When it was Harry the Fifth’s time, I brought him back inside where it was warm for an hour, again by the fire. When I degassed him, I floured his surface and I stretched him out with a knife. I don’t know how to decribe it but I pulled the dough up as far away from the container as I could. He stretched just under two feet.. Then I put a parchment paper down on a non-stick frying pan and plopped him down into it and floured the top. I put a second sheet of parchment paper on top. The top sheet gets rolled back up and becomes the bottom sheet for tomorrow’s baking.

After an hour and a half proofing, I put the roaster and the lid in the oven and crank it to 475 for thirty minutes. When that timer goes off, I snip a cross into Harry’s top, gather up the edges and plot him (gently) into the hot roasting pan, cover him up, and let him steam for 30 minutes. Then the lid comes off and I pull the parchment paper away and let him finish cooking for 10 minutes at 350 degrees.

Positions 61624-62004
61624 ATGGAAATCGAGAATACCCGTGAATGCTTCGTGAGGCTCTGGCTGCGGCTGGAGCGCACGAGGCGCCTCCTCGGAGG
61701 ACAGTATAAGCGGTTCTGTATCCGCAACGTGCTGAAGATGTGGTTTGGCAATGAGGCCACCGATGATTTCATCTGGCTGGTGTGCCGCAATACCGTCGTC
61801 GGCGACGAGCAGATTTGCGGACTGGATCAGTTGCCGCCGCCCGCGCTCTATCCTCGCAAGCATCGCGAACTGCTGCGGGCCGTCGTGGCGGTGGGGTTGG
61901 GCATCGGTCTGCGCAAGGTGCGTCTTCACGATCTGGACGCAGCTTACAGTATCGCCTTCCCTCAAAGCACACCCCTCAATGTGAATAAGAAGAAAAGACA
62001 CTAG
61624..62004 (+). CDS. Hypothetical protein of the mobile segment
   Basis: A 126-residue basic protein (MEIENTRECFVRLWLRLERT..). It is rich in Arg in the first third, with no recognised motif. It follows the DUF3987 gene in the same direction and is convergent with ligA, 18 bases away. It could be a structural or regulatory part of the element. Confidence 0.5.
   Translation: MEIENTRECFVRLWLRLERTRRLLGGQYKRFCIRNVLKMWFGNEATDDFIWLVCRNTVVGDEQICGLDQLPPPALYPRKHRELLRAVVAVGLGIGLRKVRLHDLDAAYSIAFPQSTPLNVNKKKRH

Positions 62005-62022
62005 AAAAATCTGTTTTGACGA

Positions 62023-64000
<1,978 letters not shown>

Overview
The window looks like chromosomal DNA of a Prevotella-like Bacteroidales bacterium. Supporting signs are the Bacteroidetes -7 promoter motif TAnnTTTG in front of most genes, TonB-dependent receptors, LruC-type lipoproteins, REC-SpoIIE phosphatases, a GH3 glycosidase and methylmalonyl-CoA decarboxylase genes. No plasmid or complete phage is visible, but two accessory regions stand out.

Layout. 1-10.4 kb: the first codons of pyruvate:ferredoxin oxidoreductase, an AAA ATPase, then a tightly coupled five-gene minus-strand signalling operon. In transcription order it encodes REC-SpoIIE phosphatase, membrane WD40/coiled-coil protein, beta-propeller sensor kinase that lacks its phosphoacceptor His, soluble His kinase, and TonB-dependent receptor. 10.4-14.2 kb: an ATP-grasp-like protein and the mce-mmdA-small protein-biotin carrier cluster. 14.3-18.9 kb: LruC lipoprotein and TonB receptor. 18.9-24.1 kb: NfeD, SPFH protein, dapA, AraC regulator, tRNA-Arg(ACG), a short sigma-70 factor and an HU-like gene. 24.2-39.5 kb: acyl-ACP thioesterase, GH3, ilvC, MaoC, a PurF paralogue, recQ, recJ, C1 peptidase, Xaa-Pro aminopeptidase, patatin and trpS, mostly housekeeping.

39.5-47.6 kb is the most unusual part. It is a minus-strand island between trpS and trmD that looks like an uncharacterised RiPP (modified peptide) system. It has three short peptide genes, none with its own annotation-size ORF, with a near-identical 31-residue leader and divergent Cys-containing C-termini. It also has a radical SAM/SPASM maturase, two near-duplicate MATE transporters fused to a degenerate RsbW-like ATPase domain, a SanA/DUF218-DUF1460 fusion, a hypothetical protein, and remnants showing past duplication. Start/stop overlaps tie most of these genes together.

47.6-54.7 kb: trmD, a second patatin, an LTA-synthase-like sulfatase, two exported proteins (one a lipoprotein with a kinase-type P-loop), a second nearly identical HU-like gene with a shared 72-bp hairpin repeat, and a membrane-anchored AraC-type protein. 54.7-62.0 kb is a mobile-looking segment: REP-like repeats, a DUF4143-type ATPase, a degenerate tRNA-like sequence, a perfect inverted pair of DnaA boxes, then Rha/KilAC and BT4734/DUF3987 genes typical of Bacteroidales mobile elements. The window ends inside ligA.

The crust is crispy from the steamy bath of his own cooking. There’s no oil in the recipe at all. All told, there’s about 10 minutes of work for the three hours of prep time. The longer he sits in the cold room, the better the flavor. The 1/2 tsp of sugar isn’t in the original recipe and the longer he sits, the more sweet his bread is, but for three cups of flour you can hardly taste the additional sugar.

You don’t get bread better than this. I can’t wait for my sourdough starter to come, but for right now I’m loving the simplistic nature of the final product. I have a big bowl that’s up to day three that I’m going to turn into pretzels and make a beer mustard to go with it. It’s going to be amazing.

French toast of the gods